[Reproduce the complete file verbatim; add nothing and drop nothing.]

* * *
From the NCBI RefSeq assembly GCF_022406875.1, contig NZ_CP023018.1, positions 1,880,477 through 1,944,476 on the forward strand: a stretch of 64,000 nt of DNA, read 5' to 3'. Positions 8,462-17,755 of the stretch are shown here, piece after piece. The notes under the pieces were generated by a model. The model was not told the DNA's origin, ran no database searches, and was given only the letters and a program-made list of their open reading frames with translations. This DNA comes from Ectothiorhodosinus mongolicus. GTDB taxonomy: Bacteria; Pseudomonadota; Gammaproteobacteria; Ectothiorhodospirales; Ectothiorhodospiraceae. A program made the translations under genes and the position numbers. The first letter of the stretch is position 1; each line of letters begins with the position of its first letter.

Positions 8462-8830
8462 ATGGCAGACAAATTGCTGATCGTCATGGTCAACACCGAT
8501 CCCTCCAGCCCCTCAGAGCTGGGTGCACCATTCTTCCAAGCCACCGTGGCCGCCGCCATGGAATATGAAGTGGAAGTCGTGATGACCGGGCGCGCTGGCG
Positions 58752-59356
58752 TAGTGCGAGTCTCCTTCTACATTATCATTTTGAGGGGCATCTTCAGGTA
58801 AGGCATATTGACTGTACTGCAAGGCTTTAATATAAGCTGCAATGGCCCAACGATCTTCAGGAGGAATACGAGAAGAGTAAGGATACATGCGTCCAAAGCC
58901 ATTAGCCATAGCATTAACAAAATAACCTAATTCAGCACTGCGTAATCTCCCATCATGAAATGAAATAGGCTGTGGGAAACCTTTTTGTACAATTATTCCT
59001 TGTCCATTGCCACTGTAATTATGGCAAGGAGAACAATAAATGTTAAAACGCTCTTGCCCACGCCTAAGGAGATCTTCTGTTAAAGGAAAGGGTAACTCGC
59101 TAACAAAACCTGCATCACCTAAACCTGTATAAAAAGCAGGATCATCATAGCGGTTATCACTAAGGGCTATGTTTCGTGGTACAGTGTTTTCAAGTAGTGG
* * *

From the NCBI RefSeq assembly GCF_022406875.1, contig NZ_CP023018.1, positions 1,880,477 through 1,944,476 on the forward strand: a stretch of 64,000 nt of DNA, read 5' to 3'. Positions 8,462-17,755 of the stretch are shown here, piece after piece. The notes under the pieces were generated by a model. The model was not told the DNA's origin, ran no database searches, and was given only the letters and a program-made list of their open reading frames with translations. This DNA comes from Ectothiorhodosinus mongolicus. GTDB taxonomy: Bacteria; Pseudomonadota; Gammaproteobacteria; Ectothiorhodospirales; Ectothiorhodospiraceae. A program made the translations under genes and the position numbers. The first letter of the stretch is position 1; each line of letters begins with the position of its first letter.

Positions 8462-8830
8462 ATGGCAGACAAATTGCTGATCGTCATGGTCAACACCGAT
8501 CCCTCCAGCCCCTCAGAGCTGGGTGCACCATTCTTCCAAGCCACCGTGGCCGCCGCCATGGAATATGAAGTGGAAGTCGTGATGACCGGGCGCGCTGGCG
Positions 58752-59356
58752 TAGTGCGAGTCTCCTTCTACATTATCATTTTGAGGGGCATCTTCAGGTA
58801 AGGCATATTGACTGTACTGCAAGGCTTTAATATAAGCTGCAATGGCCCAACGATCTTCAGGAGGAATACGAGAAGAGTAAGGATACATGCGTCCAAAGCC
58901 ATTAGCCATAGCATTAACAAAATAACCTAATTCAGCACTGCGTAATCTCCCATCATGAAATGAAATAGGCTGTGGGAAACCTTTTTGTACAATTATTCCT
59001 TGTCCATTGCCACTGTAATTATGGCAAGGAGAACAATAAATGTTAAAACGCTCTTGCCCACGCCTAAGGAGATCTTCTGTTAAAGGAAAGGGTAACTCGC
59101 TAACAAAACCTGCATCACCTAAACCTGTATAAAAAGCAGGATCATCATAGCGGTTATCACTAAGGGCTATGTTTCGTGGTACAGTGTTTTCAAGTAGTGG